Strategically Blogging

When Will OLEDs be the Next Big Thing in Lighting?

Stephanie Pruitt 10/08/2014

OLEDs have been gaining in popularity lately, mainly in displays, but also more recently in general lighting. They offer many benefits over traditional and LED lighting, including being a surface emitting light source (as opposed to point emitting), being extremely thin, and having the capability to be flexible and even transparent. OLEDs open the doors to really innovative and creative light forms that were previously not possible with traditional lighting. However, they still have a ways to go in efficacy, lumen output, and price compared to their less expensive inorganic counterparts that are still struggling to really penetrate into the market.

Shonika Vijay

High-End Lighting Markets for Solid State Lighting

Shonika Vijay 09/30/2014

Lighting has always been seen as a commodity market. In fact, most people buy their light bulbs from the same place they buy their milk. It is a price war out there with slim profit margins on lighting products; meanwhile, the market keeps demanding higher quality. The general indoor lighting market mostly consists of the following form factors: downlights, troffers, suspended pendants, track lights, and high bay lights (a detailed market report of general lighting luminaires with these form factors along with all technologies will be released this November). Downlights and troffers make up the majority of the installed luminaire base for all regions. In order to compete for penetration in these installed luminaire bases, LED lighting has had to slash its prices while making sure it can sustain the light output levels of halogens, incandescent, and fluorescent technologies.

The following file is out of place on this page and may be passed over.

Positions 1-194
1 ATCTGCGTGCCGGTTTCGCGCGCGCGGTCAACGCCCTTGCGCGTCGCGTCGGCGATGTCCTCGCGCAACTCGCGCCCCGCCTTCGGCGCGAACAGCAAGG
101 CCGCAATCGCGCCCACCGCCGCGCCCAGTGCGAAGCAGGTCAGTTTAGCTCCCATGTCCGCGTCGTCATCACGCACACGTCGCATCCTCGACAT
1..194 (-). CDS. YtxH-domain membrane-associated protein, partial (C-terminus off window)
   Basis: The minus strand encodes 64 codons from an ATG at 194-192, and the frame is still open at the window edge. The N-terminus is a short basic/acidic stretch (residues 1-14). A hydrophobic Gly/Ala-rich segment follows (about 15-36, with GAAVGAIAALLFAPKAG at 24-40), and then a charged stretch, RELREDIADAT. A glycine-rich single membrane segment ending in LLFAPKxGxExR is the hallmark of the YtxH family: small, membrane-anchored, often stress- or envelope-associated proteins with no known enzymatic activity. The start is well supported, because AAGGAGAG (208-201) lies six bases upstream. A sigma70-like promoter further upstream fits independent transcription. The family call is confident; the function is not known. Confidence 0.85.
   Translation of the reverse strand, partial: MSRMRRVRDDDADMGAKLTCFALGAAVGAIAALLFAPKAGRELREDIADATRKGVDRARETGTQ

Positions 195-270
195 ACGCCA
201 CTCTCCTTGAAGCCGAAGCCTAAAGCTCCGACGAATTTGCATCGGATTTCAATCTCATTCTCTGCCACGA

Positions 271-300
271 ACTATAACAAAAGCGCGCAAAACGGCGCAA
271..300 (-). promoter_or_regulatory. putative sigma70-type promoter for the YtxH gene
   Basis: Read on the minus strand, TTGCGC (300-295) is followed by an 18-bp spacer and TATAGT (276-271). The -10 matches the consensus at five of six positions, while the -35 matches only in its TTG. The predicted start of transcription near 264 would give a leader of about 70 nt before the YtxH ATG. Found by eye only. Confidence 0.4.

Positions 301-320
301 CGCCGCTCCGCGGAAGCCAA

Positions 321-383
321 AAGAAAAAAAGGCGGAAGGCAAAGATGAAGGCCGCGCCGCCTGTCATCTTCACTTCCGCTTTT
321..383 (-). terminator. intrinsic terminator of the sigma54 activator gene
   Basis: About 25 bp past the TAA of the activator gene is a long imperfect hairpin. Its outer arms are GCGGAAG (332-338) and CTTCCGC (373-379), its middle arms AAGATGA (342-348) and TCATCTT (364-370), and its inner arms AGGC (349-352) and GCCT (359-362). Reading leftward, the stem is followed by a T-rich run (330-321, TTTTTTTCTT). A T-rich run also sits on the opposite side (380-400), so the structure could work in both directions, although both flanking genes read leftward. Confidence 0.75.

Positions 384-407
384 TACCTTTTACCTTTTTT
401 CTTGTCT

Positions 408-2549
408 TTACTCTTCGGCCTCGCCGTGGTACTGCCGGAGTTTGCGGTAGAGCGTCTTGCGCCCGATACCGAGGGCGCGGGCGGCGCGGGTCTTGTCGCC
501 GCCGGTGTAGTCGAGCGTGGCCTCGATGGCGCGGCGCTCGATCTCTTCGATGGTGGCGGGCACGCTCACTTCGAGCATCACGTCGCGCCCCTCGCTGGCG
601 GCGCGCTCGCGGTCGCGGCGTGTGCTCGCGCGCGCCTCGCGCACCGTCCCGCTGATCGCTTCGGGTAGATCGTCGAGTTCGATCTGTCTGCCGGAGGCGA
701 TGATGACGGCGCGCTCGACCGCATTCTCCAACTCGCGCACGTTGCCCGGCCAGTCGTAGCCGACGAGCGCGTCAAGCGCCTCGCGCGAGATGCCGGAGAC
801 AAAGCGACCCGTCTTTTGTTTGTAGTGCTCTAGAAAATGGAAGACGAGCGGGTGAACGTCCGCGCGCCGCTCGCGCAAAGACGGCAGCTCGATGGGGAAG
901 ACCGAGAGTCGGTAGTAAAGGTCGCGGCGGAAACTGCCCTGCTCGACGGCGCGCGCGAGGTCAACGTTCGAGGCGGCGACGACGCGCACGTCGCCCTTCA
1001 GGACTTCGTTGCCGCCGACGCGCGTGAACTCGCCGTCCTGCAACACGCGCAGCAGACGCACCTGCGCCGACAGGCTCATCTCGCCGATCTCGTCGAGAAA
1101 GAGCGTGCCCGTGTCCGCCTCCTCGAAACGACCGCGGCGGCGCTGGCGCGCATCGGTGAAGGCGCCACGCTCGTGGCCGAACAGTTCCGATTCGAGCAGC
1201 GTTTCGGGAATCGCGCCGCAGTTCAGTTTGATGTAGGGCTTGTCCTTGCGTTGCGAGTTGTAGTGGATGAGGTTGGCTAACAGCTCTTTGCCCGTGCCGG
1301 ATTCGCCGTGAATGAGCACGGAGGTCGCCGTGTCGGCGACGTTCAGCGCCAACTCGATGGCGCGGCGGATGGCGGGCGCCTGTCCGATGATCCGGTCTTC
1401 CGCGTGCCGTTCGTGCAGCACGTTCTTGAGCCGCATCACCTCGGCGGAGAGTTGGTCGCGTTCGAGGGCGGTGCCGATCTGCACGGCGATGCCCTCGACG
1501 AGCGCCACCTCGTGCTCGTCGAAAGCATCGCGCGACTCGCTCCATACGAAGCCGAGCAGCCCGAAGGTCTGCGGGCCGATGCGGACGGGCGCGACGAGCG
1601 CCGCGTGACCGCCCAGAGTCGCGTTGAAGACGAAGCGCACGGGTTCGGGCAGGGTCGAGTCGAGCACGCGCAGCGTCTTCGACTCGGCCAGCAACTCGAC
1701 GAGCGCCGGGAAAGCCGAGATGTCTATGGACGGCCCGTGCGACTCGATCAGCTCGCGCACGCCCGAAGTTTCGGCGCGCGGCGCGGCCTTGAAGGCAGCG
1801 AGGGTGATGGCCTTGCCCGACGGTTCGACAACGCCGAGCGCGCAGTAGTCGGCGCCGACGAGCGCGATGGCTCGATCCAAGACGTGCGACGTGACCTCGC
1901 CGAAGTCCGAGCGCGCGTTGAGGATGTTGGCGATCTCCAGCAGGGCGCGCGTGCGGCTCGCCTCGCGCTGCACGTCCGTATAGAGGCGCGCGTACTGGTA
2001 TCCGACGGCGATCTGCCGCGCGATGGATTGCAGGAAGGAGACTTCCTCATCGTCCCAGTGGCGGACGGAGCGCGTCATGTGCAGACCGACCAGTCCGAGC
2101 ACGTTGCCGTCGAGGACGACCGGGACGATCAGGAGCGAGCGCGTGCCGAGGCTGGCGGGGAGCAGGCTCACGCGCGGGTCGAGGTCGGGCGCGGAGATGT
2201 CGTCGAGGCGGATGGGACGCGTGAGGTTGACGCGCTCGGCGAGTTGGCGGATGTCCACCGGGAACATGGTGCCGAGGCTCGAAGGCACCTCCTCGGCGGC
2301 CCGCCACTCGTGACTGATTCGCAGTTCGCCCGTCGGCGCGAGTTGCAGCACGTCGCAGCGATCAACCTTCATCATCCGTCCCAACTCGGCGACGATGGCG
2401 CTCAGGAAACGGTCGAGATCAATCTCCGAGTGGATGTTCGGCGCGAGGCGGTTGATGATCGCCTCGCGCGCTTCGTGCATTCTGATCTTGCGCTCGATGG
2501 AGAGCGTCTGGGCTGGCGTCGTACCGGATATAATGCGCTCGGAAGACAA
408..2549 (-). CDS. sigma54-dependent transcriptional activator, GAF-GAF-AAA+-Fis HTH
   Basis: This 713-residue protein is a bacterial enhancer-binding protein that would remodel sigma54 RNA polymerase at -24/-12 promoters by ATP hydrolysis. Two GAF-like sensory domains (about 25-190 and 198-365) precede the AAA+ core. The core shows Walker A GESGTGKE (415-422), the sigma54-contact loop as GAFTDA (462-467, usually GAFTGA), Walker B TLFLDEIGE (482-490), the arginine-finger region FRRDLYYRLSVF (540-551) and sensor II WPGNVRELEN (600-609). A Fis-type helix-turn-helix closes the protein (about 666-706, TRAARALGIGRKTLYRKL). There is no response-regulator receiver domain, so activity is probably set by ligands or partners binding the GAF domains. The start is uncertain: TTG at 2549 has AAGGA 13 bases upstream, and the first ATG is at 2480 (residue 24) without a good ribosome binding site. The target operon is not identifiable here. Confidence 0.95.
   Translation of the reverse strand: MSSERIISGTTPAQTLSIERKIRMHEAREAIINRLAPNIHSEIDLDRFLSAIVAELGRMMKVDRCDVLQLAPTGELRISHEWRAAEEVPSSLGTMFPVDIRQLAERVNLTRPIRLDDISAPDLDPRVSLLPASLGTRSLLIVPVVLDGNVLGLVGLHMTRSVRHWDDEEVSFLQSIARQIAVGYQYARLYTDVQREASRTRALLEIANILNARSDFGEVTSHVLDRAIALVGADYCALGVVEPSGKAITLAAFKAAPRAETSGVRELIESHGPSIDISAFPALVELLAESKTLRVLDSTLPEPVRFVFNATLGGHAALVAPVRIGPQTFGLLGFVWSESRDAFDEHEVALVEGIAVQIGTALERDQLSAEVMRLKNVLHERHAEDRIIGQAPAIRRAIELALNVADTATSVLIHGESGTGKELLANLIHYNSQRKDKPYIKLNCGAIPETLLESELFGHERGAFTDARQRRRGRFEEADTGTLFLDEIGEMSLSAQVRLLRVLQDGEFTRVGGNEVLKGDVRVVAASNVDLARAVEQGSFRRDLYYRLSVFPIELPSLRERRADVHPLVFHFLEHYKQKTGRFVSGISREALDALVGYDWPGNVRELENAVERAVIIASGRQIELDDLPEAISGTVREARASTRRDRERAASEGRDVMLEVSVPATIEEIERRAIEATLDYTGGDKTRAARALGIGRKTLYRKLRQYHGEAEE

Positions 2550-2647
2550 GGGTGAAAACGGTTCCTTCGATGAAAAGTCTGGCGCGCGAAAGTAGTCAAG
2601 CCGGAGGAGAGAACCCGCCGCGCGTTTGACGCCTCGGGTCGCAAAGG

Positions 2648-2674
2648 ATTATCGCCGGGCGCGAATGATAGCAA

Fiber Laser Market Continues to Evolve

Allen Nogee 09/05/2014

I’ve always been a person who has been very interested in the latest technology, and sometimes it’s hard for me to believe how much technology has changed over the years.